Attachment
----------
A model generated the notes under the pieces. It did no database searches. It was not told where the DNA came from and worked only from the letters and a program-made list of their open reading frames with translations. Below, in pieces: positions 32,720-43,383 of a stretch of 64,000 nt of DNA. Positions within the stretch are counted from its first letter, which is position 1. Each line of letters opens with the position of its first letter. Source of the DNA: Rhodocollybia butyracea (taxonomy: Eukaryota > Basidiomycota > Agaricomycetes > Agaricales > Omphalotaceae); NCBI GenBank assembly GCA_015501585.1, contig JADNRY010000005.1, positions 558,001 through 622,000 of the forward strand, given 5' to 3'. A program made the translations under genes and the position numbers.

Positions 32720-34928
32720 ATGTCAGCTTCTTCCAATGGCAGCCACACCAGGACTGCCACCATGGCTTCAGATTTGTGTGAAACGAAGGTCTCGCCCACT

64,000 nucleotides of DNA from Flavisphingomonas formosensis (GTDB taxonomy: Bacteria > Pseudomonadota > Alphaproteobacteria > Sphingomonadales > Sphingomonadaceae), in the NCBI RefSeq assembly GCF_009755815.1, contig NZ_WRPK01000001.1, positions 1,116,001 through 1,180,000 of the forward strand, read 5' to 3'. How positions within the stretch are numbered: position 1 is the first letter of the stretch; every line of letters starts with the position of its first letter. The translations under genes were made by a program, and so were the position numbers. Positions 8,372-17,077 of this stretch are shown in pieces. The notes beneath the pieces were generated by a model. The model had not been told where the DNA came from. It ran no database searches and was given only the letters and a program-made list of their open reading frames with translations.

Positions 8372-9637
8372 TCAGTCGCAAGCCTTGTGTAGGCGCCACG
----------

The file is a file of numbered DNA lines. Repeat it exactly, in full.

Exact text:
A model generated the notes under the pieces. It did no database searches. It was not told where the DNA came from and worked only from the letters and a program-made list of their open reading frames with translations. Below, in pieces: positions 32,720-43,383 of a stretch of 64,000 nt of DNA. Positions within the stretch are counted from its first letter, which is position 1. Each line of letters opens with the position of its first letter. Source of the DNA: Rhodocollybia butyracea (taxonomy: Eukaryota > Basidiomycota > Agaricomycetes > Agaricales > Omphalotaceae); NCBI GenBank assembly GCA_015501585.1, contig JADNRY010000005.1, positions 558,001 through 622,000 of the forward strand, given 5' to 3'. A program made the translations under genes and the position numbers.

Positions 32720-34928
32720 ATGTCAGCTTCTTCCAATGGCAGCCACACCAGGACTGCCACCATGGCTTCAGATTTGTGTGAAACGAAGGTCTCGCCCACT

64,000 nucleotides of DNA from Flavisphingomonas formosensis (GTDB taxonomy: Bacteria > Pseudomonadota > Alphaproteobacteria > Sphingomonadales > Sphingomonadaceae), in the NCBI RefSeq assembly GCF_009755815.1, contig NZ_WRPK01000001.1, positions 1,116,001 through 1,180,000 of the forward strand, read 5' to 3'. How positions within the stretch are numbered: position 1 is the first letter of the stretch; every line of letters starts with the position of its first letter. The translations under genes were made by a program, and so were the position numbers. Positions 8,372-17,077 of this stretch are shown in pieces. The notes beneath the pieces were generated by a model. The model had not been told where the DNA came from. It ran no database searches and was given only the letters and a program-made list of their open reading frames with translations.

Positions 8372-9637
8372 TCAGTCGCAAGCCTTGTGTAGGCGCCACG